Prince Edward Island was our second port of call. PEI is often referred to as Canada's birthplace. It's also the home of Lucy Maude Montgomery who brought to life Anne of Green Gables. We came into the harbor in a very thick fog. Later as we were leaving the captain said that the fog was so thick as we were coming in that the dock hands on the pier didn't see us until we were right in front of them. It's hard to imagine that anyone could miss a ship our size in any type of weather.
We arrived in the morning and this was the welcome sign. Not quite as interesting as the ginormous fiddle, but this building was full of market booths of all sorts of ticky tack souvenirs and you had to walk through it to get out. Come to think of it the building behind the fiddle in Sydney probably had craft and souvenir stands also we just didn't have to go through it and didn't have time to even go in.
Jerry and I had been on PEI in 1990 with our kids on a camping trip. We spent most of our time o that trip in the Cavendish area of the island where the Anne of Green Gables tourist attractions are. This is were most of the people from the ship were heading and PEI is a rather small island so rather than join the masses her and risk not seeing much do to long lines and crowds we rented a car here and drove ourselves around another part of the island. A part that had virtually no tourist traffic at all this time of year so was quite peaceful and beautiful. Our car was very nice and we wandered along the TransCanada Highway for a good part of our trip. Unfortunately we only had about 4 1/2 hours which was not near long enough. The beginning of our drive was spent going in and out of fog that was still hugging the coast.
Eventually the fog totally lifted. We saw several different lighthouses, the Atlantic coastline, small fishing villages, country roads, and beautiful scenery along our travels. What we never did find was a place open for lunch! After tourist season which ended in September the part of the island seemed to close up tight. Evidently the locals don't eat out like Americans do. Or they drive into Charlottetown (where the ship was docked) to do so.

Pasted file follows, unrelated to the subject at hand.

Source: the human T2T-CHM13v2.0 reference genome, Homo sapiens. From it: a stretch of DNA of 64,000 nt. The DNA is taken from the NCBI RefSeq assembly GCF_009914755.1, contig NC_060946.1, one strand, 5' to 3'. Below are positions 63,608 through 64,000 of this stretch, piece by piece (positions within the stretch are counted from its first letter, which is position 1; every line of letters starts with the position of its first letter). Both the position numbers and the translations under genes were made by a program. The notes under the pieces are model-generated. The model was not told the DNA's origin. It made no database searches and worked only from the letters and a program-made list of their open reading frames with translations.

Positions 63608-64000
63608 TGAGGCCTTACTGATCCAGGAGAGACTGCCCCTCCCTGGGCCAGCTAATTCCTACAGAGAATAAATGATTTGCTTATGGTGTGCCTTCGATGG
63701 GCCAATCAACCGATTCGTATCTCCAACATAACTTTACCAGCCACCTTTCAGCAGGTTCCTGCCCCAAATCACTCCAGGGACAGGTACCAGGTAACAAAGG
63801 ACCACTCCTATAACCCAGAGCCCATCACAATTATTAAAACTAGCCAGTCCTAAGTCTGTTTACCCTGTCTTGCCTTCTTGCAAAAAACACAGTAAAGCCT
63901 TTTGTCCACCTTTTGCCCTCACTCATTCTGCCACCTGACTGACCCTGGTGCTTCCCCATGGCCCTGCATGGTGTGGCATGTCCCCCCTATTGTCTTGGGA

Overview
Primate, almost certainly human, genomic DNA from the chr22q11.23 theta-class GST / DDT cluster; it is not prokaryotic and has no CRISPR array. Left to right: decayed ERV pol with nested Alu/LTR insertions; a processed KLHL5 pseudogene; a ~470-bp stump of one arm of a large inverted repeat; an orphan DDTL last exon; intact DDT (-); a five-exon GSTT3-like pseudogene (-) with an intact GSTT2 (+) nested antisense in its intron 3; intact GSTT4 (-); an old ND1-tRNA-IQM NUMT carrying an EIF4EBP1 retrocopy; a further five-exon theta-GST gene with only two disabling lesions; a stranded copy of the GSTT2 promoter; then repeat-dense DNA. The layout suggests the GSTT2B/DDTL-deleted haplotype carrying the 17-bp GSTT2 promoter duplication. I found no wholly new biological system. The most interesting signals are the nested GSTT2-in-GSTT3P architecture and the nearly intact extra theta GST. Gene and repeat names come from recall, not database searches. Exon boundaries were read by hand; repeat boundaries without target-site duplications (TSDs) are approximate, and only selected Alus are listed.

Our first stop was the Point Prim Lighthouse. This is the oldest lighthouse on PEI and is well maintained as are the grounds. Most if not all of PEI's lighthouses are still operational. If we had been here in July or August we could have taken a tour of it. Being it was October we had to be happy to just wander around outside. It was a cool windy day but at least while here the sky was blue and the sun bright. When we arrived at the lighthouse there was another vehicle there. It was a highly decorated RV. There were 2 young men traveling in it. They had begun in British Columbia and had been traveling all across Canada talking to anyone who would listen about their dream for Canada which they called Mandate 2010; One Nation With a Vision. They were visiting around themselves and had plan to be in Charlottetown later that afternoon.
After leaving the lighthouse we truly wandered along the Trans Canada Highway popping down little side roads now and again which took us out onto the coast. We went into a small Provincial park which had a campground that was closed and a golf course which was open. Not a whole lot to see but we did park by the shore to take a few pictures. The clouds were starting to come in and it was cold at this stop....or at least Nancy seems to be feeling it was from this picture. I guess this is why tourist season is over by October!
PEI has quite a few roads which they call Heritage Drives. These are ones that are not only particularly scenic, but also pretty small and rustic. We took one that went a bit more into the interior of the island. The trees were lovely and the colors though mainly green were vibrant. The road....well it was rustic and lets just say I am very happy that we did not meet any vehicles coming the other direction. They were two lane roads with the operative word for this one being "lane"! Unfortunately there really wasn't any place to stop along this leg of our journey and it actually had begun to rain a bit.